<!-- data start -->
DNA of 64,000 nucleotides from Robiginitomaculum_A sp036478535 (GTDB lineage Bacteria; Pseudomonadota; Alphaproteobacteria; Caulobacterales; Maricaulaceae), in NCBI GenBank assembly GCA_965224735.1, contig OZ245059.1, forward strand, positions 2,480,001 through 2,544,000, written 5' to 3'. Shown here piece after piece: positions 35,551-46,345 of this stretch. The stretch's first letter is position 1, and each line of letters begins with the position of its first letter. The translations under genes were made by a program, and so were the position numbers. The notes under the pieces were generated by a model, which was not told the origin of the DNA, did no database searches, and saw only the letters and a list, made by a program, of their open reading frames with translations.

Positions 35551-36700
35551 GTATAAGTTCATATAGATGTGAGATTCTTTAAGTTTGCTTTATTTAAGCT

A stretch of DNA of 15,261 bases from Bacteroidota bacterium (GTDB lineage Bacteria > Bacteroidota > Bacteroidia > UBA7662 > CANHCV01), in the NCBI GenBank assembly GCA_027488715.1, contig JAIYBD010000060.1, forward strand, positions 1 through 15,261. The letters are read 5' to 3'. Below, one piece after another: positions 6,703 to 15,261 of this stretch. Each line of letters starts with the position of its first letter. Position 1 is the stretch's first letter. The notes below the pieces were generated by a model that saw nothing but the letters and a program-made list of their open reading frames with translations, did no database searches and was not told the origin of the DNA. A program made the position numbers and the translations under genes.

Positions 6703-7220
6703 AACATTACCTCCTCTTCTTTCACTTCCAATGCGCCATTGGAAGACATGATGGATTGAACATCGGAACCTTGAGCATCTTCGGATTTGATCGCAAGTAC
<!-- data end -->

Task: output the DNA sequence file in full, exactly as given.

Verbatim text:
DNA of 64,000 nucleotides from Robiginitomaculum_A sp036478535 (GTDB lineage Bacteria; Pseudomonadota; Alphaproteobacteria; Caulobacterales; Maricaulaceae), in NCBI GenBank assembly GCA_965224735.1, contig OZ245059.1, forward strand, positions 2,480,001 through 2,544,000, written 5' to 3'. Shown here piece after piece: positions 35,551-46,345 of this stretch. The stretch's first letter is position 1, and each line of letters begins with the position of its first letter. The translations under genes were made by a program, and so were the position numbers. The notes under the pieces were generated by a model, which was not told the origin of the DNA, did no database searches, and saw only the letters and a list, made by a program, of their open reading frames with translations.

Positions 35551-36700
35551 GTATAAGTTCATATAGATGTGAGATTCTTTAAGTTTGCTTTATTTAAGCT

A stretch of DNA of 15,261 bases from Bacteroidota bacterium (GTDB lineage Bacteria > Bacteroidota > Bacteroidia > UBA7662 > CANHCV01), in the NCBI GenBank assembly GCA_027488715.1, contig JAIYBD010000060.1, forward strand, positions 1 through 15,261. The letters are read 5' to 3'. Below, one piece after another: positions 6,703 to 15,261 of this stretch. Each line of letters starts with the position of its first letter. Position 1 is the stretch's first letter. The notes below the pieces were generated by a model that saw nothing but the letters and a program-made list of their open reading frames with translations, did no database searches and was not told the origin of the DNA. A program made the position numbers and the translations under genes.

Positions 6703-7220
6703 AACATTACCTCCTCTTCTTTCACTTCCAATGCGCCATTGGAAGACATGATGGATTGAACATCGGAACCTTGAGCATCTTCGGATTTGATCGCAAGTAC